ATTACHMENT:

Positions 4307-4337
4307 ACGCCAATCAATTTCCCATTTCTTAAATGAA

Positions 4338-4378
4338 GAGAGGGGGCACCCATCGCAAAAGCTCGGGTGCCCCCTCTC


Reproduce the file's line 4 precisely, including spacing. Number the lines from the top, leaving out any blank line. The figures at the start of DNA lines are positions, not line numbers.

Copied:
4338 GAGAGGGGGCACCCATCGCAAAAGCTCGGGTGCCCCCTCTC